In President Biden’s broad social spending proposal, approved by the House on Friday, New York received a significant bump in the so-called SALT tax relief, as well as a river of cash for housing, schools, and health care.
The inclusion of a clause doubling the permitted federal deduction for state and local taxes to $80,000 drew applause from suburban and upstate politicians.
“It will literally put billions of dollars back in the pockets of millions of people in New York City,” said Rep. Tom Suozzi (D-NY), who represents parts of Queens and Long Island.
Senate Majority Leader Chuck Schumer (D-NY) indicated through a spokeswoman that he wants to “push hard” to maintain SALT relief in the package when it comes up for a vote in the Senate.
Republicans reduced the SALT deduction to $10,000 in their 2017 tax reform law, which some Democrats saw as a partisan retaliation against high-tax blue states like New York, New Jersey, and California.
Raising the SALT ceiling is still a difficult and unresolved issue in the $1.85 trillion plan. It will cost more than $220 billion, which will be a tough pill for some to swallow, especially given the majority of the benefits would go to the wealthy.
Progressives are likewise opposed to lifting the SALT ceiling, yet they voted in unison for the measure regardless.
Sen. Bernie Sanders (D-VT) has promised to change the SALT provision, maybe by decreasing the new maximum to $40,000 and/or setting a $400,000 income limit to qualify for it.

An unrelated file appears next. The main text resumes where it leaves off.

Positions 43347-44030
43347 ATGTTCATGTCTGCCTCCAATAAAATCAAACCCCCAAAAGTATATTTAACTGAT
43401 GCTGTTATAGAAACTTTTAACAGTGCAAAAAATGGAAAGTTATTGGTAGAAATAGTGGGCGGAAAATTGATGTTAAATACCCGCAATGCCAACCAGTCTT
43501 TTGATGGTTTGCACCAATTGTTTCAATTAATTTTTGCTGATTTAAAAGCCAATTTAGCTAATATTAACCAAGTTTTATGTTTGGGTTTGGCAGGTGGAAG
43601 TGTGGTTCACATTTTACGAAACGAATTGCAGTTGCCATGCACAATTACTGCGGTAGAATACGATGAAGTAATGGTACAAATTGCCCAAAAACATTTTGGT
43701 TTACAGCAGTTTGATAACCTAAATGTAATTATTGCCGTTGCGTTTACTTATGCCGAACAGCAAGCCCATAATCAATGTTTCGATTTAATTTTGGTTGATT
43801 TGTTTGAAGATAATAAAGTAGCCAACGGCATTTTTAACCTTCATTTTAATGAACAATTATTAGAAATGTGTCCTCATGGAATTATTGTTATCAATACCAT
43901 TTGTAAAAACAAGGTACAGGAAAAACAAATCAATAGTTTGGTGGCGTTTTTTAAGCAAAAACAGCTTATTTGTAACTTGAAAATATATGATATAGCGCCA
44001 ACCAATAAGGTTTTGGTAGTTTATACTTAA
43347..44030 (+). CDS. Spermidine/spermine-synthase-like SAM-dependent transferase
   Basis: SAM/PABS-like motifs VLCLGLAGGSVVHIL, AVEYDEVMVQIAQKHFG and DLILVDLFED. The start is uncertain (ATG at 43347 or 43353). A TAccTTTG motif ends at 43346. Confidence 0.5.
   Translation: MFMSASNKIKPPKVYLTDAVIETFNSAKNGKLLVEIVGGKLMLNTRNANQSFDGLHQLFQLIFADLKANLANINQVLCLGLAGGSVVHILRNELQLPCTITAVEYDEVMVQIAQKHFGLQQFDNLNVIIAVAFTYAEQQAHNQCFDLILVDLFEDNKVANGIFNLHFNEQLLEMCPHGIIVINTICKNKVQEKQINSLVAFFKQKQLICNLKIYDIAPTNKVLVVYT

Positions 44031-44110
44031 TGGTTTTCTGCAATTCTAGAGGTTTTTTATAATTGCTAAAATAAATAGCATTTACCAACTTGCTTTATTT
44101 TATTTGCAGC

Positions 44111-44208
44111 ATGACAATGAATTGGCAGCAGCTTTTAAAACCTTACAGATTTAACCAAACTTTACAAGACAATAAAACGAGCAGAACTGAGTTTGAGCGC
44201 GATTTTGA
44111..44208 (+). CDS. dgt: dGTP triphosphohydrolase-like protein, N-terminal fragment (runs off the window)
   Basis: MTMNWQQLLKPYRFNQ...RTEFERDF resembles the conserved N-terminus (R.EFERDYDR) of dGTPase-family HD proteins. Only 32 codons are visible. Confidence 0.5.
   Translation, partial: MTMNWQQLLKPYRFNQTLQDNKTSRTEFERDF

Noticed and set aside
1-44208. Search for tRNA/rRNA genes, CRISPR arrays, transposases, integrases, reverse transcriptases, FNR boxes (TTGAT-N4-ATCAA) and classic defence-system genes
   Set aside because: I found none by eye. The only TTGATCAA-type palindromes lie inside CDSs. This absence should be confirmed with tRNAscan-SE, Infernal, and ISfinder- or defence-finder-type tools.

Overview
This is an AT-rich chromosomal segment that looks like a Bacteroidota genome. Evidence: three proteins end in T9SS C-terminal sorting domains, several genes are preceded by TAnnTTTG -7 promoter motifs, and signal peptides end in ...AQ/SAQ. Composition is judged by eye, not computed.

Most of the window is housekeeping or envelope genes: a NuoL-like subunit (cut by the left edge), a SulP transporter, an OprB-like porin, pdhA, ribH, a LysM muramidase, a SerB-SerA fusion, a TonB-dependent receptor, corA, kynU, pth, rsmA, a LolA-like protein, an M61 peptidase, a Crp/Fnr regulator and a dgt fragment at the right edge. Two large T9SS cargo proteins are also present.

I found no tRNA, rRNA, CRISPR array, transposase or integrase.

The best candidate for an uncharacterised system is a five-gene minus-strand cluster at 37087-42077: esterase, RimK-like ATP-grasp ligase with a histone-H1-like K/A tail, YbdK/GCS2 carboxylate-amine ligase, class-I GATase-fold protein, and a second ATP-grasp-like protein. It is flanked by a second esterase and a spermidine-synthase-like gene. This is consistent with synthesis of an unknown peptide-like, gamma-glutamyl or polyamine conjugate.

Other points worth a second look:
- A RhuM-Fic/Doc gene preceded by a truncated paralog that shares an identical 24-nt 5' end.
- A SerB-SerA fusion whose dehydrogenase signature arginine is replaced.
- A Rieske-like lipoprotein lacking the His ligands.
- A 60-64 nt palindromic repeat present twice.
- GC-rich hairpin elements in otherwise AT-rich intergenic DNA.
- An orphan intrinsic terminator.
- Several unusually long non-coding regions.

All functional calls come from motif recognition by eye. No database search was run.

Aside from SALT, New York will profit disproportionately from huge new expenditures in universal pre-kindergarten spending and Medicare expansion.
In addition, the plan would pump roughly $3 billion into the 9/11 health program to help close a financial deficit.
New York should also receive more than its fair share of the $100 billion for public housing. The municipal housing authority is the largest in the country, with over 500,000 New Yorkers living in over 300 complexes across the five boroughs.
The nation would also profit significantly from the hundreds of billions of dollars in changing climate spending. For decades, New York, like other northern states, has suffered from environmental deterioration caused by pollutants emitted by Midwest smokestack industries, concerns that would be alleviated by the anticipated move to renewable energy.
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